It’s high time we demand higher standards from Muslim charities


Muzmatch CEO Shahzad Younas says after a string of scandals Muslims must open their eyes to the Islamic charity sector and demand higher standards of it.  

I think it’s high time we talked about the Muslim Charity sector here in the UK especially.

I’m not going to mention any charities in particular. And that isn’t the point of this post. It’s more that I am just sick of what I see/hear/observe. Not to say any of this doesn’t happen in the non-Muslim charity sector – I am sure it does. But surely we owe it to ourselves to understand what is going on given the Muslim charity sector in the UK is possibly one of the biggest.

For those who follow this sector, unfortunately many are not surprised when we see negative headlines break, almost just repeating themselves but with different charities involved:

  • Financial concerns
  • Gross misconduct
  • Financial irregularities – poor accounting and money going “missing”
  • DONOR money being burned on vanity projects and “consultants”… or worse
  • Money spent on consultants and companies who happen to be connected to the founders/leadership teams
  • Harassment
  • High levels of unprofessionalism
  • Directors being suspended
  • Directors leaving one charity (usually shortly after some irregularity) and then turning up at another
  • Zakat misuse
  • Competition between Muslim charities often at the expense of another, with donor money being the weapon used
  • Charities running Google/online ads targeting other Muslim charity’s traffic
  • Private businesses owned by leadership teams receiving contracts/payments for services rendered!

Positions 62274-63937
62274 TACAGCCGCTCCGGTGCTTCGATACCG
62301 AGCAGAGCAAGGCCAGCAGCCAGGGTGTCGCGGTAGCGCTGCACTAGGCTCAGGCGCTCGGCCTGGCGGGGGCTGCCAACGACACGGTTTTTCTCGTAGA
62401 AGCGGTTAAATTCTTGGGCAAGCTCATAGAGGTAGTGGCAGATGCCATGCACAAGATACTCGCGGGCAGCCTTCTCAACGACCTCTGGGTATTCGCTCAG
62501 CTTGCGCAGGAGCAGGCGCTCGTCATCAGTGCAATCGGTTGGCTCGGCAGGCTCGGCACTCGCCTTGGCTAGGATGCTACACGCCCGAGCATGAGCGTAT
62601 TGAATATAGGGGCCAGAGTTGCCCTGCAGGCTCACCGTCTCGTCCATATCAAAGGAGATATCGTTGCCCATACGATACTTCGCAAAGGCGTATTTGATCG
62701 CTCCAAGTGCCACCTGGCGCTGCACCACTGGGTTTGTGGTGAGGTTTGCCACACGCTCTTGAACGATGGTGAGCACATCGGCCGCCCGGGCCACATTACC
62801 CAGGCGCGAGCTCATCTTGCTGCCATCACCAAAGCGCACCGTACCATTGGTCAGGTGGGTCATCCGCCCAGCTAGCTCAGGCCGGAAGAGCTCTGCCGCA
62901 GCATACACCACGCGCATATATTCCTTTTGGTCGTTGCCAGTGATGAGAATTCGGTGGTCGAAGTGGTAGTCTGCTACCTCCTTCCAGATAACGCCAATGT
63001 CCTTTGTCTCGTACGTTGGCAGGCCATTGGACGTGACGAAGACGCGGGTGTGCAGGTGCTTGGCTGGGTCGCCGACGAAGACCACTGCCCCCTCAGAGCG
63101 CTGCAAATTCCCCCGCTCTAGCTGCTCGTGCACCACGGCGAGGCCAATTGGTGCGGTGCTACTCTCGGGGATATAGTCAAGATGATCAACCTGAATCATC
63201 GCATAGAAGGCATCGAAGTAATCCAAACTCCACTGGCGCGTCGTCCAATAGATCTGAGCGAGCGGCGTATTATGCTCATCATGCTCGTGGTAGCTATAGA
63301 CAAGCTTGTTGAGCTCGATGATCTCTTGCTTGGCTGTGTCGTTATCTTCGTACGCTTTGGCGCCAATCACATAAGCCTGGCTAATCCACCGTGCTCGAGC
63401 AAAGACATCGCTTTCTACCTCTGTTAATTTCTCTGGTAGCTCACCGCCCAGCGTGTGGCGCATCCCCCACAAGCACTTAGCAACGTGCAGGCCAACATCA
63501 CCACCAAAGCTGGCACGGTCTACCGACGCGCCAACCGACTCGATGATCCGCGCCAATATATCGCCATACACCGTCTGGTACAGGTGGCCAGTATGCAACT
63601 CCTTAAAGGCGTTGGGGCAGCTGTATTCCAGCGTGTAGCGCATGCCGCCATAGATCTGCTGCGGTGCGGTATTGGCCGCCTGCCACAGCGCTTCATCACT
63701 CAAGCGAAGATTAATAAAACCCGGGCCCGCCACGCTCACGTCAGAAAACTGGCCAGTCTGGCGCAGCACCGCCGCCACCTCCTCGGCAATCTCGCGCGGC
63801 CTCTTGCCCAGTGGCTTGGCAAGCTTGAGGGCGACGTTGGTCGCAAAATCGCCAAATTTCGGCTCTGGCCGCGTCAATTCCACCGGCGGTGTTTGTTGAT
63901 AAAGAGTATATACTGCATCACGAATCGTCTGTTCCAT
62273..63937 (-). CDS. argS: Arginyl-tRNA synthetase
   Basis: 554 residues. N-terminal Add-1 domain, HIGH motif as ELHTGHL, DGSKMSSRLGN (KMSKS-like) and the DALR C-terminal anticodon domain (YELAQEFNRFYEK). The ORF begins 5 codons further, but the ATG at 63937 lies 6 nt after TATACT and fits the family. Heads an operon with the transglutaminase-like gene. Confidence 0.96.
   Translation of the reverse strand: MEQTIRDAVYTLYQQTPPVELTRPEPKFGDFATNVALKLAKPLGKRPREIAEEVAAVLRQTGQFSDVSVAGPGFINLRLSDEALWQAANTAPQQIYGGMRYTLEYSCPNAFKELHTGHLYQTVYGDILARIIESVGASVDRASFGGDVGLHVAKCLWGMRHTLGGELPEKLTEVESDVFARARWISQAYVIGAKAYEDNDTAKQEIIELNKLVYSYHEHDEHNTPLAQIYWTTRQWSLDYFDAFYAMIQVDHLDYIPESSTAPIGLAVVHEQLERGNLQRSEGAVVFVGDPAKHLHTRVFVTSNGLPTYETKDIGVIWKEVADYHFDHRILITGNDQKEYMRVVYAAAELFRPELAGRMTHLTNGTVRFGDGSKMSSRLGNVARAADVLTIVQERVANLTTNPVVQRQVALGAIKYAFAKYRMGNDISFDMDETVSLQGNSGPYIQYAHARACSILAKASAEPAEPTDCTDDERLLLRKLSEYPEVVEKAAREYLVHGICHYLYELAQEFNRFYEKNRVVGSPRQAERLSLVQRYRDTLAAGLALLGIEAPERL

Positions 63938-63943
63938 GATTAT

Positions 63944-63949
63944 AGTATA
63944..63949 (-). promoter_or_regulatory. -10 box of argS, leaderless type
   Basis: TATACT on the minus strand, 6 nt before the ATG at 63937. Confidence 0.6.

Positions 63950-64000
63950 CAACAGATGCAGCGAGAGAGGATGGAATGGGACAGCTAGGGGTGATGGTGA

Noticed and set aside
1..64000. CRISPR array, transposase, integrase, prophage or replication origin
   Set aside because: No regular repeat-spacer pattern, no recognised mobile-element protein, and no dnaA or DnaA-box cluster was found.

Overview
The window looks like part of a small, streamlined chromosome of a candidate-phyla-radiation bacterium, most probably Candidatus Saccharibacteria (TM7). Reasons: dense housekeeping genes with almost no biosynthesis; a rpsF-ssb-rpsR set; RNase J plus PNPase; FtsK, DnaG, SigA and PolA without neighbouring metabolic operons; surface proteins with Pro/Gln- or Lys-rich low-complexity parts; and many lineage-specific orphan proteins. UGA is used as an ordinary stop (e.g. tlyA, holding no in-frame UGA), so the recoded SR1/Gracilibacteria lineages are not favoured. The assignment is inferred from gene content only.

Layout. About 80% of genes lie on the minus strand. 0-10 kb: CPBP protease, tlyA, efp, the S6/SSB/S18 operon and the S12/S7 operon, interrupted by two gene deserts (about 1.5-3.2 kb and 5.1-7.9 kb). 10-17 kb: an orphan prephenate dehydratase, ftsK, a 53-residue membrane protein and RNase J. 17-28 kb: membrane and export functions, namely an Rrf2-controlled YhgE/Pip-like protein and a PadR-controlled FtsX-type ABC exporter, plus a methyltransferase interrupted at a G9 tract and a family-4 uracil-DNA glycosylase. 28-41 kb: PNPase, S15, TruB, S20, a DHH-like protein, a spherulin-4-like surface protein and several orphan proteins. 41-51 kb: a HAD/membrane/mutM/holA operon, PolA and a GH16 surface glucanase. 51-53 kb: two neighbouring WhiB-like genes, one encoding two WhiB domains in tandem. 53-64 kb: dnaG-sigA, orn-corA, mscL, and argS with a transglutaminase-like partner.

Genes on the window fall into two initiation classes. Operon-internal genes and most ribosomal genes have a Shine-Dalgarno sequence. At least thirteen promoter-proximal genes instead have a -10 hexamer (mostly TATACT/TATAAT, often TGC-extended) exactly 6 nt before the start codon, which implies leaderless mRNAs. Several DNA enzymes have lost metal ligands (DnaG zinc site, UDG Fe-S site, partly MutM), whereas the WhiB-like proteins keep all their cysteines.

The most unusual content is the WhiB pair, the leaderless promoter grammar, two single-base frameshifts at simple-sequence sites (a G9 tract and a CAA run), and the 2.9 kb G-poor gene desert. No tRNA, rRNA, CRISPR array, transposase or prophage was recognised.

• Aggressive and questionable tactics (also using paid PR firms) used to shut down online/offline negative reports highlighting such irregularities

Charity Commission

Another problem we have is the nature of how the Charity Commission operates.

We think: “Oh they will make sure this stuff doesn’t happen.” And whilst the CC does regulate the sector, for the most part, once the “offending” party has left (usually after such damage/malpractice has already taken place), they have little further scope or appetite to continue to pursue corrective practises.

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Hence, it becomes a bit of a merry-go-round of bad actors/practices, with little in the way of actual punishment/accountability.

Furthermore, whistleblowers aren’t properly supported, and usually/unfortunately act too late.

When I graduated and then started to donate to X, Y and Z charity, one by one the more I found out about how they ran, or how relatively little of my money was actually going to the intended recipients, the fewer charities I then donated to.

Let me be clear – there are definitely some good Muslim charities out there with lofty and noble aims, and what’s more I personally know good/sincere people working at these charities. I also know good volunteers and employees of charities which perhaps aren’t being run in a manner befitting the amaanah they have of OUR MONEY.